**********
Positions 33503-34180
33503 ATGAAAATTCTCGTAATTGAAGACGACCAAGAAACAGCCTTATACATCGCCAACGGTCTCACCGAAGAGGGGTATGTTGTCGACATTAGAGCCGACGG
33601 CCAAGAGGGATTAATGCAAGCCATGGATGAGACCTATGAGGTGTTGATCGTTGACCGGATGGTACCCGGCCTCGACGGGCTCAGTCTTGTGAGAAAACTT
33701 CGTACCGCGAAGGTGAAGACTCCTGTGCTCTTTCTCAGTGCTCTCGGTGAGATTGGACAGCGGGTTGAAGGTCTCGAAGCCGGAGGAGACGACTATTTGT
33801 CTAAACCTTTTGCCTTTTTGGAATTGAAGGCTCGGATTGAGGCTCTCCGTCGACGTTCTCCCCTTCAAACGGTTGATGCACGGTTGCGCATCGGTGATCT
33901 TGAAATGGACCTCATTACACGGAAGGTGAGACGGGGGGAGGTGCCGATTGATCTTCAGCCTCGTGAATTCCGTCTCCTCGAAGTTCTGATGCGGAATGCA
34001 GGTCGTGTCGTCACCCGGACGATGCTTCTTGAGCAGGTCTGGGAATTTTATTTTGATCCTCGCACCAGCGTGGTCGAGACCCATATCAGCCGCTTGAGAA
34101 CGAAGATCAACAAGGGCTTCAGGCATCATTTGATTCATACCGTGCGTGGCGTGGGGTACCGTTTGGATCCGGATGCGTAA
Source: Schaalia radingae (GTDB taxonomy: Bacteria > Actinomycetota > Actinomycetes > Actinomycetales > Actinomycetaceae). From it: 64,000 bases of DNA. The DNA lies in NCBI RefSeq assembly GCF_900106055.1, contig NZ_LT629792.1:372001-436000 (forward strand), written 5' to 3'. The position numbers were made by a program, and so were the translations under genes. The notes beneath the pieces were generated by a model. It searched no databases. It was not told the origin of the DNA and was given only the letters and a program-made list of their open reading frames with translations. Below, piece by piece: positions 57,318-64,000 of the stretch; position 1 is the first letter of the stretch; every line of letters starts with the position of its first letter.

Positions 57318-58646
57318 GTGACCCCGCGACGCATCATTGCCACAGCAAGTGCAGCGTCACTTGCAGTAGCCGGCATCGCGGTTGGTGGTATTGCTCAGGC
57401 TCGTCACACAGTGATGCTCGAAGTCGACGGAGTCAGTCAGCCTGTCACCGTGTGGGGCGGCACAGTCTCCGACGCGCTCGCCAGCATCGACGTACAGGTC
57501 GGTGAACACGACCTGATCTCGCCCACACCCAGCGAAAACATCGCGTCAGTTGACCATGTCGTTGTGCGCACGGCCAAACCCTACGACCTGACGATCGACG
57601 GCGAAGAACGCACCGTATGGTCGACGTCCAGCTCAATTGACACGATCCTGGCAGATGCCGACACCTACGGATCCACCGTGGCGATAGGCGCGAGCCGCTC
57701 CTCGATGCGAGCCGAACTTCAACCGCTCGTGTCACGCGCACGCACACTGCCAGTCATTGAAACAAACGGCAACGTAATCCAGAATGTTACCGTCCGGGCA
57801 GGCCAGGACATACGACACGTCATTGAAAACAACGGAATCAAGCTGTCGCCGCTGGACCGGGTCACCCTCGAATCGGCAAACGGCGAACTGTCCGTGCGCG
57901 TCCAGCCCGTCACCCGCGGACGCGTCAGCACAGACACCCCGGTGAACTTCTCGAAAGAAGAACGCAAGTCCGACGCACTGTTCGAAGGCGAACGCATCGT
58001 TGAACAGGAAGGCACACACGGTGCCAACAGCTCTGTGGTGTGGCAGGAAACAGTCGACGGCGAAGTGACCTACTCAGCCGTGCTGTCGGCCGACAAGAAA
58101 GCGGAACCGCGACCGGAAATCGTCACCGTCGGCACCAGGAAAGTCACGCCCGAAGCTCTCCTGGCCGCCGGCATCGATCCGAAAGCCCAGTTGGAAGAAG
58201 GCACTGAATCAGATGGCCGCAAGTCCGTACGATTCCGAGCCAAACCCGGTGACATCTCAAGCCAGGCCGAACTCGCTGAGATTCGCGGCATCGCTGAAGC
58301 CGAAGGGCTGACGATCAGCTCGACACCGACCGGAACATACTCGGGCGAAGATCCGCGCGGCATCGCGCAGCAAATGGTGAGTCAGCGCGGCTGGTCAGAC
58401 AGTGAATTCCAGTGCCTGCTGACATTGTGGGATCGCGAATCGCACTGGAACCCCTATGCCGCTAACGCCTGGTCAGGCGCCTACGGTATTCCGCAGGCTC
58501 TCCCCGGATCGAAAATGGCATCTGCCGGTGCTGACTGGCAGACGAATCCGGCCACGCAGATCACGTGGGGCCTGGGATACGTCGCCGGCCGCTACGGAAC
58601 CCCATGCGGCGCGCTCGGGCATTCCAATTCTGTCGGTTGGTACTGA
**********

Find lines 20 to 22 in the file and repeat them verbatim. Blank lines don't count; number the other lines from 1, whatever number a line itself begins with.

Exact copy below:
58201 GCACTGAATCAGATGGCCGCAAGTCCGTACGATTCCGAGCCAAACCCGGTGACATCTCAAGCCAGGCCGAACTCGCTGAGATTCGCGGCATCGCTGAAGC
58301 CGAAGGGCTGACGATCAGCTCGACACCGACCGGAACATACTCGGGCGAAGATCCGCGCGGCATCGCGCAGCAAATGGTGAGTCAGCGCGGCTGGTCAGAC
58401 AGTGAATTCCAGTGCCTGCTGACATTGTGGGATCGCGAATCGCACTGGAACCCCTATGCCGCTAACGCCTGGTCAGGCGCCTACGGTATTCCGCAGGCTC